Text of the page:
Faraday Future Granted Permission To Test Self-Driving Cars In California

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Originally published on Gas2.

The state of California has granted permission for Faraday Future to begin testing prototype self driving electric vehicles on its roads. The company has not disclosed details of its self driving program, but does say it plans to begin building and selling electric vehicles in the US next year. A spokesperson from the California Department of Motor Vehicles confirms that Faraday was approved to test self driving vehicles on public roads on June 17.

Faraday has been testing prototype vehicles for the past year at private facilities, according to a source familiar with the company’s program. Jan Becker, senior director of automated driving at Faraday’s San Jose tech center told Reuters earlier this month that the company’s electric vehicles would have “state of the art driver assistance systems.” Those systems are the building blocks on which true Level 4 autonomous driving cars will be based.

Becker declined to give specifics on the company’s plans to add self driving capability, but did acknowledge that automatic over the air wireless software updates are planned. At the present time, only Tesla Motors offers over the air updates for its cars, a feature that many expect will become commonplace in the future as cars become more reliant on computers for routine operations.

California has now approved at least 13 companies to test autonomous vehicles on its public roads, including Cruise Automation, which was acquired earlier this year by General Motors Co. Other approved testers include Google, Tesla, Volkswagen, Mercedes, Nissan, BMW, Honda, and Ford. Auto suppliers Bosch and Delphi Automotive are also approved.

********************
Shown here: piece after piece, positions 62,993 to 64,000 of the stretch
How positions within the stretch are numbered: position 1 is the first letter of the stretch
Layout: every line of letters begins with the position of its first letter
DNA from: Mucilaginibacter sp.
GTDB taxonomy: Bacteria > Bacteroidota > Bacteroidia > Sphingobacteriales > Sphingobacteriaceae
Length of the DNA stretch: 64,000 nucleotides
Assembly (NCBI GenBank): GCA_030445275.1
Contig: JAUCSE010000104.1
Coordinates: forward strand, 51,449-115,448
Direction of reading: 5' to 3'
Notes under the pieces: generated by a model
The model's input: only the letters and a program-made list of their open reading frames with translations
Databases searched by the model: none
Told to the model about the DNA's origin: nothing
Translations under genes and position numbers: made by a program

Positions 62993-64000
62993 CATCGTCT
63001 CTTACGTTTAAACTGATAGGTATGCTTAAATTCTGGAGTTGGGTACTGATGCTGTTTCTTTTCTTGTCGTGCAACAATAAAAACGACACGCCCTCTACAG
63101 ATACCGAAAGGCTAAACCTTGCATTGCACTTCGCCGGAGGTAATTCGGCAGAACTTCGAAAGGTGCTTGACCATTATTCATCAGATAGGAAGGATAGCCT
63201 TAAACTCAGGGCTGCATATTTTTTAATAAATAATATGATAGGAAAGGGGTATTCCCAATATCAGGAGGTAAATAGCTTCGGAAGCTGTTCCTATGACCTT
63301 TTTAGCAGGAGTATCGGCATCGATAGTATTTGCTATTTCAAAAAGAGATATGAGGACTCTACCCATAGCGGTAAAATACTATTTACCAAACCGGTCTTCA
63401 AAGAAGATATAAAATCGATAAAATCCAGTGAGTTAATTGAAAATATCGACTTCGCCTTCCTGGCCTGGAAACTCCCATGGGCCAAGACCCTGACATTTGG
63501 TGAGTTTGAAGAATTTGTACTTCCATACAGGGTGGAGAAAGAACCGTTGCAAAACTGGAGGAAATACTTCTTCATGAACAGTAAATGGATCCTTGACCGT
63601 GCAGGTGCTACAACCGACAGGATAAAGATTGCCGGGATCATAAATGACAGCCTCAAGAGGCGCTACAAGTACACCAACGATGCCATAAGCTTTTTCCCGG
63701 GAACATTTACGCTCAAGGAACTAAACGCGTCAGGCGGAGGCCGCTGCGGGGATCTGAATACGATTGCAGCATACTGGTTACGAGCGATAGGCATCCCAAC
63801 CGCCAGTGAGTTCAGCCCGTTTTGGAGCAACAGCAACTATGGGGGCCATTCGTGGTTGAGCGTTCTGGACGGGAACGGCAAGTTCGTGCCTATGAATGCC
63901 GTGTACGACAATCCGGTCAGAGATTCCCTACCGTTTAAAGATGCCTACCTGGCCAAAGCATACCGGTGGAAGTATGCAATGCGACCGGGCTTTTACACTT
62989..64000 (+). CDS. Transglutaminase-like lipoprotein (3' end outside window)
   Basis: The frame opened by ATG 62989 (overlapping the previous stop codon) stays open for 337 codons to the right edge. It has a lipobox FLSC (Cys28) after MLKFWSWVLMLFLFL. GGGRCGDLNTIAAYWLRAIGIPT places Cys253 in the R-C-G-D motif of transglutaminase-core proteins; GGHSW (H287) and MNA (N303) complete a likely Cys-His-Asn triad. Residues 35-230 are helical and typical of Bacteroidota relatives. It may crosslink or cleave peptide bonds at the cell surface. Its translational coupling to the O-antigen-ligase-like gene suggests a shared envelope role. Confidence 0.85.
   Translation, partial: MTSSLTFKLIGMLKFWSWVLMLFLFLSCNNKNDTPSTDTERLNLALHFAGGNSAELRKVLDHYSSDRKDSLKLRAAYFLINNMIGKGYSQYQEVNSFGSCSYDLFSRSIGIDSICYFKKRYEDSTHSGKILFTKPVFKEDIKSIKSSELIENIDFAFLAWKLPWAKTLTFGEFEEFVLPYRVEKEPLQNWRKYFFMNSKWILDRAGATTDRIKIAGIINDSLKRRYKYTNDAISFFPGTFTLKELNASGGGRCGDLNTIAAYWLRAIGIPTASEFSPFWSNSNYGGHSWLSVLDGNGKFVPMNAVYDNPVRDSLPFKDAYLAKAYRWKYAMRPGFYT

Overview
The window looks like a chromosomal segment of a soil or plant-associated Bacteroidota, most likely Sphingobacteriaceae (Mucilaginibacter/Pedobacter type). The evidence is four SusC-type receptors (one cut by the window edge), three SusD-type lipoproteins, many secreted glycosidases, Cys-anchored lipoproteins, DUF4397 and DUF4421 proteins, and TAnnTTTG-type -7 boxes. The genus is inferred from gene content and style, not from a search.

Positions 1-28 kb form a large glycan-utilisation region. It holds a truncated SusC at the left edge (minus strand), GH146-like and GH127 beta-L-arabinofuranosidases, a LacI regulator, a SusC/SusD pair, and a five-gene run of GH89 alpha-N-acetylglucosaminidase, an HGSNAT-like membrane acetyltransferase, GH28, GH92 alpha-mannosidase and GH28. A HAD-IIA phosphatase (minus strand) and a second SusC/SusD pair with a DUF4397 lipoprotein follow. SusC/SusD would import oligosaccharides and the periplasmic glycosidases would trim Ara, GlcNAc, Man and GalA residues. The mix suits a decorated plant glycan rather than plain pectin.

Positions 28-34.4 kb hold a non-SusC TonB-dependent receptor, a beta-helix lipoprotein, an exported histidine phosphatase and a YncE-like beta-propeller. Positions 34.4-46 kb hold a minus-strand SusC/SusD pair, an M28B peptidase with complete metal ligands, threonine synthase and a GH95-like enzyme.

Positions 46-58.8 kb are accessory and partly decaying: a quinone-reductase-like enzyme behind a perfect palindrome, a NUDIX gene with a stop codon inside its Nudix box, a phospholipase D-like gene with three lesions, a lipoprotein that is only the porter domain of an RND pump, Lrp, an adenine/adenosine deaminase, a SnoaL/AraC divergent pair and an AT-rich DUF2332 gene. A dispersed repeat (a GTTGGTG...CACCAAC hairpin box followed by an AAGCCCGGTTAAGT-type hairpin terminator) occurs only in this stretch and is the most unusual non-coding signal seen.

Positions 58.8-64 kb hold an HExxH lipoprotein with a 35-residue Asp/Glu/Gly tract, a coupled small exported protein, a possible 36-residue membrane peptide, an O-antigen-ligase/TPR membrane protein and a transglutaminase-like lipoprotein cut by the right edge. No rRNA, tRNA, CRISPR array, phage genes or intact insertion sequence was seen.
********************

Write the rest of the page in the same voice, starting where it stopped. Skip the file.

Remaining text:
Faraday Future has also applied for permission from the state of Michigan to test self driving cars on its roads. According to the Detroit News, the company has applied to the Michigan Department of Transportation for three manufacturer license plates to test self driving vehicles within the state. To receive permission, a company must first apply for a manufacturer plate, show proof of state insurance, and pay a registration fee.

It is believed that Faraday is currently using heavily disguised mules to test prototypes of its vehicles throughout the US. Until now, no one has seen an actual prototype of the car the company plans to offer for sale first, although the company has hinted it may have one to show the public by the end of this year.

Source: Reuters

Reprinted with permission.


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Steve Hanley

Steve writes about the interface between technology and sustainability from his home in Florida or anywhere else The Force may lead him. He is proud to be "woke" and doesn't really give a damn why the glass broke. He believes passionately in what Socrates said 3000 years ago: "The secret to change is to focus all of your energy not on fighting the old but on building the new." You can follow him on Substack and LinkedIn but not on Fakebook or any social media platforms controlled by narcissistic yahoos.

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